A large part of this is because of Janice. Janice and the staff at First Central offered me a place where I could learn to love church again, where I could find a place of rest and comfort as I unpacked and shared my experiences with those around me. When I first arrived, I constantly felt doubt and questioned my call in the ministry, but Janice’s words always encouraged me to respond to God’s call. I remember when Grace and I first began our ordination process, she told us, “People might feel a call to ministry, but the church also has to see that call in them. And we definitely see that in you both. We’re so glad to have you!”
What a gift that was! To hear someone who I deeply respected and who herself is an excellent minister offer those uplifting words of encouragement meant the world to me. At the time, I didn’t know how badly I needed to hear them. Both then and now, Janice continues to offer gracious words of encouragement and wisdom and always supports me when I want to try something new in my ministry.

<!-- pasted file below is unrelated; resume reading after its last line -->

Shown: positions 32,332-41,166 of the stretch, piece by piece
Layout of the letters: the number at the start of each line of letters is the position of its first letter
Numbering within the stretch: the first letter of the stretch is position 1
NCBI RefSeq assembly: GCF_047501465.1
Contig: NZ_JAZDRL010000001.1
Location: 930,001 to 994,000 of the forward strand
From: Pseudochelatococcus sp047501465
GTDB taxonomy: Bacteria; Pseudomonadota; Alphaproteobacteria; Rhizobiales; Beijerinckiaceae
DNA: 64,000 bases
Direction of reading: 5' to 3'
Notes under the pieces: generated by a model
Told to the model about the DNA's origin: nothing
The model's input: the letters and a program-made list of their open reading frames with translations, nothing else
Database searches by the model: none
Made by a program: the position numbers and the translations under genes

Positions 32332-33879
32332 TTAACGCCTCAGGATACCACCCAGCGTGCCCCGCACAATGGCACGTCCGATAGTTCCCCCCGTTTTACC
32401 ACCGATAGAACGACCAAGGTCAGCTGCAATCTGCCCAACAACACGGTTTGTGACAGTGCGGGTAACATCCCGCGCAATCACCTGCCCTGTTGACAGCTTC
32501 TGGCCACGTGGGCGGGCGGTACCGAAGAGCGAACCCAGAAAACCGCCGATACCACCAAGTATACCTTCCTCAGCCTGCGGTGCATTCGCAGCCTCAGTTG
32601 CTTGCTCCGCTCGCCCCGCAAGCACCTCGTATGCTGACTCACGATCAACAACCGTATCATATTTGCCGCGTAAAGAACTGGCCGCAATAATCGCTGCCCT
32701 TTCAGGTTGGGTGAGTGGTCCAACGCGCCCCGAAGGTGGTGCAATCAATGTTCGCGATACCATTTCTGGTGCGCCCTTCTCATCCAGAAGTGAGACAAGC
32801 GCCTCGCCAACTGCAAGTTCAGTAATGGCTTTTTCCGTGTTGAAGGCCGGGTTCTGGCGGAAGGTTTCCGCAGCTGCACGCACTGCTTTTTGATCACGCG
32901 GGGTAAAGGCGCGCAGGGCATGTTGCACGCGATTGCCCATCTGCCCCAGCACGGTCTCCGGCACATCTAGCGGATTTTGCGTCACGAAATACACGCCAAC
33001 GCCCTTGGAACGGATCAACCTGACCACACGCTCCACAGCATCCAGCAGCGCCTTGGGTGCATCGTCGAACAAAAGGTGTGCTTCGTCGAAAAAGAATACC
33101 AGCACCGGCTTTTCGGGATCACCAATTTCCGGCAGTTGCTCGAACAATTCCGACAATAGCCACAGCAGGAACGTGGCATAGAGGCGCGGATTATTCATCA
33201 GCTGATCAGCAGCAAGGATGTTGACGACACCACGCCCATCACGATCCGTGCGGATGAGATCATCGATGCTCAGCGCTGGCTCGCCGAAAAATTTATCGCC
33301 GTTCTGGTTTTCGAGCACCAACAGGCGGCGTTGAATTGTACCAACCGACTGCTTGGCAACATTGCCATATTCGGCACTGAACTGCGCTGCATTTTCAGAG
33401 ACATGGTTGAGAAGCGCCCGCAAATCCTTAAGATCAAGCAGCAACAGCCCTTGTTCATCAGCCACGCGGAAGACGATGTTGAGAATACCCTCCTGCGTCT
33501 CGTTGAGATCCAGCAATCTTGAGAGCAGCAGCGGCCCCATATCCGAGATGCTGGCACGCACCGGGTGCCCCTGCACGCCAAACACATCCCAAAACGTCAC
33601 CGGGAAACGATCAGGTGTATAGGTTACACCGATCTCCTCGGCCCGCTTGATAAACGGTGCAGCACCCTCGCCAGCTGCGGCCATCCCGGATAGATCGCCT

With 25 years of ministry experience at First Central, she has been a wellspring of insight for both Grace and me. I always tell people that Grace and I are spoiled to have First Central as our first official ministry setting. We have such wonderful people who are a part of this family, who are gracious, compassionate, and always so giving. A large part of that is because of the people at the helm, like Janice. If anyone ever wants to know what a church is like, they only need to look at who’s in leadership, because the church always reflects their pastor. We are so thankful for Janice’s passion, peace, and wisdom that she has given to this church. I’m proud to have learned from her these past two years while serving on staff at FCPC. I only wish I came over sooner!
Creator and editor of Spirit of Abilene
I always respected Janice as a news source for articles when I was the religion writer for the Abilene Reporter-News. My respect for her as a minister and religion scholar expanded to include admiration once I started attending the Wednesday evening programs at the church. Each program begins with a prayer from Janice that includes the names of people who are hurting physically and emotionally. The grace that is in Janice’s heart shines through in those prayers and blesses all who hear them.